You Regress, Draining
You have thus reduced yourself. You turn your organic structure into a form that melts and boils. Your skin stretches – crackling, hardening into a vessel. The soup of you quivers and transcends. You shift into gelatinous consistencies, sticky as you start to take form, a new form. But before you can even think about breaking away, you must wait.
You regress your being, risk premature ending, melt while solidifying, rendering your organics into something different, something that is foreign to the way your organs had once been arranged. You sit there and you wait for change – you wait to turn into something that is altogether different from what you once were.
You… Can I even call you a You?
Are you being or a thing? I struggle to understand your presence, your blackened eyes swollen to eclipse all the white that used to indicate where you were looking. Can you see me, here? As I stare at you and nothing moves, nothing about you says that you are there. It is too easy to think you not alive, to think you inanimate. Yet the subtle strumming of the winds that softly touch and stir you seek to remind me that there is indeed life there, under that doll-like exterior. You only pretend to be hollow.
I still find it difficult to believe there is a soul squirming in uncertainty and anxiety, beneath this layer of deceptive shell. A prison made out of your own skin. Fragile. A series of sinister vibrations delivered by the air is enough to seal your doors and windows, enough to destroy and demolish you as you tremble silently, with the all of you trapped in this tomb. It is penetrable to everything, but to your incomplete, half-primordial form.
Does It Contain You Well?
Does it contain you well, this chamber? Does it mute the wailings of the world so you can finally hear the thumping of your own heart as it speaks to you, things said from all the ghosts you keep in the core of you? Does it force you to deal with buried things, long lost and longingly latching to the walls of your memories? Does it help you at all, to get used to using your own voice as you talk to yourself out loud?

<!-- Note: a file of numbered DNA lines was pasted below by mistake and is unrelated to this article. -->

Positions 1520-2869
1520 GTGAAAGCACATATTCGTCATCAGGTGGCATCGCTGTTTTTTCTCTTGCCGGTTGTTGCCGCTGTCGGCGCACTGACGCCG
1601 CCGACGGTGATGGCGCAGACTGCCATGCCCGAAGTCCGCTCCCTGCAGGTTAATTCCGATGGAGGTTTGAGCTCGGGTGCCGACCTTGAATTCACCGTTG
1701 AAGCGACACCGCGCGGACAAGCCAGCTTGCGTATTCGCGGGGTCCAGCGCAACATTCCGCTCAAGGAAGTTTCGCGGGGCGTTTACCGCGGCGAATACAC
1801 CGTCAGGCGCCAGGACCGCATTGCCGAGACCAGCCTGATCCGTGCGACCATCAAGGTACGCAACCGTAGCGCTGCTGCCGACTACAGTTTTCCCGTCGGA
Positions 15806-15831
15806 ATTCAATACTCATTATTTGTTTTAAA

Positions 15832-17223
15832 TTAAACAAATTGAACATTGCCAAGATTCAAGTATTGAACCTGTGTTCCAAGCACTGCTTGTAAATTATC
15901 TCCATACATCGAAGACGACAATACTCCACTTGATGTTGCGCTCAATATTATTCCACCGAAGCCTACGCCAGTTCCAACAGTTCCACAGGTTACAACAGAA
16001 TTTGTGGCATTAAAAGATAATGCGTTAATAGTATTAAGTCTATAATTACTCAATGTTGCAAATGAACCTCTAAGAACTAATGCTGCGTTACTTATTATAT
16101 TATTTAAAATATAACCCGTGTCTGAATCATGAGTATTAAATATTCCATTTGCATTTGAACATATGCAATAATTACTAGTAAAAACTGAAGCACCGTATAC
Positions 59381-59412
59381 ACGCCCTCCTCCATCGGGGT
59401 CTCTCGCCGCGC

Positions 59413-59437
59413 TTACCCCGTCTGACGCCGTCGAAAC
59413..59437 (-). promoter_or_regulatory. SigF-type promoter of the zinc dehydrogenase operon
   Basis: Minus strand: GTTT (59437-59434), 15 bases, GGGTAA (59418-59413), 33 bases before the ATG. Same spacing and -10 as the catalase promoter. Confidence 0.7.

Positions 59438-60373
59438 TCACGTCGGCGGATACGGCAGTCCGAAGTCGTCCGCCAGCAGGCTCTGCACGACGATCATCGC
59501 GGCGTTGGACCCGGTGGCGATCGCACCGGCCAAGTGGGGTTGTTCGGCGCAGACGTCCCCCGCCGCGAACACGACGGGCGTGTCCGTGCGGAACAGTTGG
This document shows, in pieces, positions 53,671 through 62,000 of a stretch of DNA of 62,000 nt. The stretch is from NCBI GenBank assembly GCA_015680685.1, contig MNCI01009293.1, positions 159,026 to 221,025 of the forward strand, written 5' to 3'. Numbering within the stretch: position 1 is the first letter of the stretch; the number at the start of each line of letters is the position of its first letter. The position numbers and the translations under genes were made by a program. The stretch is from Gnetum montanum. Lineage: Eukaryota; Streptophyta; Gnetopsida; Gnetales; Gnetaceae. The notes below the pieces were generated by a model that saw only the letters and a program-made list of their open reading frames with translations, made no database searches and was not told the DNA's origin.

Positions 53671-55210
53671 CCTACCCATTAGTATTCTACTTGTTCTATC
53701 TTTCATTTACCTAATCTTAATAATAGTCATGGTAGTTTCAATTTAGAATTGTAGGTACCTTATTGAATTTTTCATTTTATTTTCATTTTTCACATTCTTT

Does it help you forget the unbreakable sense of displacement, the nagging hints of disappointment, the too-loud shrieking of failure that has been consistently rolling and crashing against your spine, all throughout these years? Does it help at all to be cradled in this vessel nature has convinced you to be stuck in? Does it provide you with enough epiphanies to quench your confusion as to why all those cries for help, those that have decorated a lifetime worth of past, have been left unanswered?
Or does it just remind you of all the things you’re missing out on, of all the things you’re not and never were, as you gamble your natural structure for the one in a million chance of surviving your shell – to emerge, evolved?
And do you know, if you will survive all this?
You don’t know, but with the speed and determination of electricity you fatten and peel yourself into a plumpy shell. You, intentionally, render yourself vulnerable, exposed while trapped to all sorts of turbulence fate can imagine perchance they are imagined for you. Defenseless, you remain, as if in a state of constant dreaming. You wait, and wait for the right swaying of the wind, the right moment of day or night, the right whispers from all the movements of the things around you, to take the next step.
In the meantime, you pulsate, purposefully. You latch on to a singular vein in life and urge it to pump you, to nourish you as you quiver within the pressures of your own walls. You hang there, shivering; feverish with the dreams of erupting into a thing with wings.
Of Hope and Mortality
Dhiyanah Hassan doesn’t know how to behave, so she draws. “You Pupate, Pupally” is the first entry of her project, whose title keeps changing – she’s calling it Kukolka for now.
She has a brain-breaking phobia of butterflies and moths, but apparently this hasn’t stopped her from obsessing about them.
(Blog on hiatus)